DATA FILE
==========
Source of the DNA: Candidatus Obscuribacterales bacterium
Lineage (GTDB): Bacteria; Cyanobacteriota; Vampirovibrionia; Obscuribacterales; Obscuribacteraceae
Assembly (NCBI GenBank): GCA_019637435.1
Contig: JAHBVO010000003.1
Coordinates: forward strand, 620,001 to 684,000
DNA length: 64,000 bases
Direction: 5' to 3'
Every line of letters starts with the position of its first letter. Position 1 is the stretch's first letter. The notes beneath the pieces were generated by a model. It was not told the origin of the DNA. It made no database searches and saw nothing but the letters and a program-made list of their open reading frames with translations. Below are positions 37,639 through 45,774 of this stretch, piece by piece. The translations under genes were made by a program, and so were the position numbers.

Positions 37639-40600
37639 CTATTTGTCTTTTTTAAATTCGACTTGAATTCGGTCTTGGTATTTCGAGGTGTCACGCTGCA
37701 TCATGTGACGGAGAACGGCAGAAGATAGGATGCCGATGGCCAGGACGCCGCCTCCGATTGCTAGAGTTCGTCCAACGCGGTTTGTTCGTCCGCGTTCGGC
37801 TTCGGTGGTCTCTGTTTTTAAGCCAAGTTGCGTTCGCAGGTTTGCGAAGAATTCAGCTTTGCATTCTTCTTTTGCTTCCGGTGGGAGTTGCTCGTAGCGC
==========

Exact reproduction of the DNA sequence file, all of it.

Source of the DNA: Candidatus Obscuribacterales bacterium
Lineage (GTDB): Bacteria; Cyanobacteriota; Vampirovibrionia; Obscuribacterales; Obscuribacteraceae
Assembly (NCBI GenBank): GCA_019637435.1
Contig: JAHBVO010000003.1
Coordinates: forward strand, 620,001 to 684,000
DNA length: 64,000 bases
Direction: 5' to 3'
Every line of letters starts with the position of its first letter. Position 1 is the stretch's first letter. The notes beneath the pieces were generated by a model. It was not told the origin of the DNA. It made no database searches and saw nothing but the letters and a program-made list of their open reading frames with translations. Below are positions 37,639 through 45,774 of this stretch, piece by piece. The translations under genes were made by a program, and so were the position numbers.

Positions 37639-40600
37639 CTATTTGTCTTTTTTAAATTCGACTTGAATTCGGTCTTGGTATTTCGAGGTGTCACGCTGCA
37701 TCATGTGACGGAGAACGGCAGAAGATAGGATGCCGATGGCCAGGACGCCGCCTCCGATTGCTAGAGTTCGTCCAACGCGGTTTGTTCGTCCGCGTTCGGC
37801 TTCGGTGGTCTCTGTTTTTAAGCCAAGTTGCGTTCGCAGGTTTGCGAAGAATTCAGCTTTGCATTCTTCTTTTGCTTCCGGTGGGAGTTGCTCGTAGCGC